The third blog is Health Beat, from medical columnist Laura Ungar. It has a nice personal touch to it that makes it interesting reading.

All three blogs have comments. Should be interesting.

Monday, February 16, 2004

Big Ownership Battle in Delaware's Chancery Court this Week

It's kind of fun having Wilmington, Delaware, referred to as an otherwise obscure outpost of corporate America. That's what the is calling it in an article about a shareholder's battle:
This week's case will hear a lawsuit brought by Hollinger International, which seeks to stop Lord Black selling his 73 per cent voting stake in the company held through Hollinger Inc to Sir David and Sir Frederick Barclay - a surprise deal that was sprung on the world last month. Lord Black is countersuing to safeguard the transaction.
It should make for a couple of interesting days around the courthouse. I'll see if I can get some snapshots.

Wednesday, February 11, 2004

Where's Abe?

A longtime mystery involving the location of Abraham Lincoln's law office has been solved by news clipping disclosures

Redefining federalism?

Secretary of Homeland Security Tom Ridge's prepared statement at Harvard Business School's Leadership and Values Forum

Tuesday, February 10, 2004

Homeland Privacy

The Executive Director of the Center for Democracy & Technology presented a statement today before the House Committee on the Judiciary Subcommittee on Commercial and Administrative Law.

The topic was on our privacy "in the Hands of the Government" and focused upon the Privacy Officer for the Department of Homeland Security.

Should there be more Privacy Officers in government agencies? How effective can they be?

Where's my Press Pass?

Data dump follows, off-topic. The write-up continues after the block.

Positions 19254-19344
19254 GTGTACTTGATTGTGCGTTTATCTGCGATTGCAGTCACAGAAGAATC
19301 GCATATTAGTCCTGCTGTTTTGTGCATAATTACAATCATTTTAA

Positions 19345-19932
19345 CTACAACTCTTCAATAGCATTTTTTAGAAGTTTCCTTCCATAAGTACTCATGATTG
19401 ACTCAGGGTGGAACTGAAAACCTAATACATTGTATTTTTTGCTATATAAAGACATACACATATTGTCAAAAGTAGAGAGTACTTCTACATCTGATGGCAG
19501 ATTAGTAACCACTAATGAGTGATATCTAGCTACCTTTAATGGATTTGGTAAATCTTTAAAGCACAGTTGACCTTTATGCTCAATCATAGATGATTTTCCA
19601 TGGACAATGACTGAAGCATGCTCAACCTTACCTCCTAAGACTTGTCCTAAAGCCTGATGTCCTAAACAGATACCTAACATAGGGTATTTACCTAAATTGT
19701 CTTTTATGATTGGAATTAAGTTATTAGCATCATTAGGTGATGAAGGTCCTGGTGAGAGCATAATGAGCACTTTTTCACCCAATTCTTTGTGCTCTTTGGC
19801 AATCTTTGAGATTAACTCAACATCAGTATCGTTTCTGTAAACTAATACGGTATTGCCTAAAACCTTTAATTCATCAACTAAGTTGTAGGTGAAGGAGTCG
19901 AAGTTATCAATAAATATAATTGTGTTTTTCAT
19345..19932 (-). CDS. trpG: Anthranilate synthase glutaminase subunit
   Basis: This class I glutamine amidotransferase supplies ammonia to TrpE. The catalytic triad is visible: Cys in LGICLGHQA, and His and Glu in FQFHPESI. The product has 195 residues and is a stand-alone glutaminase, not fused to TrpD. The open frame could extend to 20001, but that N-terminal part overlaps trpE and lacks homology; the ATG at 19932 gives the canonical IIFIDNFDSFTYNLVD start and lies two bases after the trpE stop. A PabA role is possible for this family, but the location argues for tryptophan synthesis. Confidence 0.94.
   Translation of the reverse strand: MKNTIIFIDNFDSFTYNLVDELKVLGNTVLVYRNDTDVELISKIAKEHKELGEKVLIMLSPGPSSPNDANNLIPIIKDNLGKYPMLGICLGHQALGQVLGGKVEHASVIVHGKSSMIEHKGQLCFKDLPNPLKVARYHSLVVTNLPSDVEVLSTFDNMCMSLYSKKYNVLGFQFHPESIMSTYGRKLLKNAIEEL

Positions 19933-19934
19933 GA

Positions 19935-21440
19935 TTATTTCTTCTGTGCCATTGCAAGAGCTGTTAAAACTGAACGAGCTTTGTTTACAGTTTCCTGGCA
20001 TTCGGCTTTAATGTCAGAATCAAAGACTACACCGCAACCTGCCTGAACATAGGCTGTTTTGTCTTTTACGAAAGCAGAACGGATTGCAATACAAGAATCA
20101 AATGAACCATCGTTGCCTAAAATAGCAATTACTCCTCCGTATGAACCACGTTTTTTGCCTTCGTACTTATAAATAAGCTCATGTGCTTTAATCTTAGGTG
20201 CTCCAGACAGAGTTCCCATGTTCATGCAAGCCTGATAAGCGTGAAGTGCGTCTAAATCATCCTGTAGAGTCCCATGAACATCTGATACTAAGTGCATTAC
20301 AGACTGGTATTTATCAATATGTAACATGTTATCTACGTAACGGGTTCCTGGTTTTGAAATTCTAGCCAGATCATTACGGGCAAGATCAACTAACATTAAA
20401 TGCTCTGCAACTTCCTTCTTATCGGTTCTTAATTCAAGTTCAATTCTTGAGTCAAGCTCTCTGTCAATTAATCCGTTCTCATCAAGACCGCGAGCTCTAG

The Online Journalism Review takes a look at how the criteria to determine access to the government may need some review when it comes to online media: New Media Often Takes Back Seat to Old Media on Press Credentials

You can hear it in my voice

If I told you that Voice Stress analysis was an effective way of determining whether someone was telling the truth or not, would you believe me? (Later - even better: would a juror?)

The test is used by police officers and insurance investigators.

Some federal studies are coming up with less than stellar results for its efficacy as a truth determining tool.

Monday, February 09, 2004

Sugar, Sugar, oh Honey, Honey

I like this announcement: Australia, US strike free trade deal, though I'm not sure I understand why Australian sugar isn't included.

Finding Directors on the Inside

An interesting article is in the latest online issue of Corporate Board Member Magazine from former Delaware Chancellor William T. Allen. Entitled An Outside-the-Box Idea: Go Inside for Directors, it focuses upon the benefits of sometimes moving senior managers onto the Board.

He makes a strong case for the idea, too.

Doubt in Digital Images?

Is the digital enhancement of photographs "junk" science? A recent case in Florida saw challenges based upon that notion, and the murder trial ended in an acquittal.

So, what are the differences between analog and digital images, and should it make a difference in the courtroom? The FBI has an interesting set of Recommendations and Guidelines for the Use of Digital Image Processing in the Criminal Justice System, Forensic Science Communicaton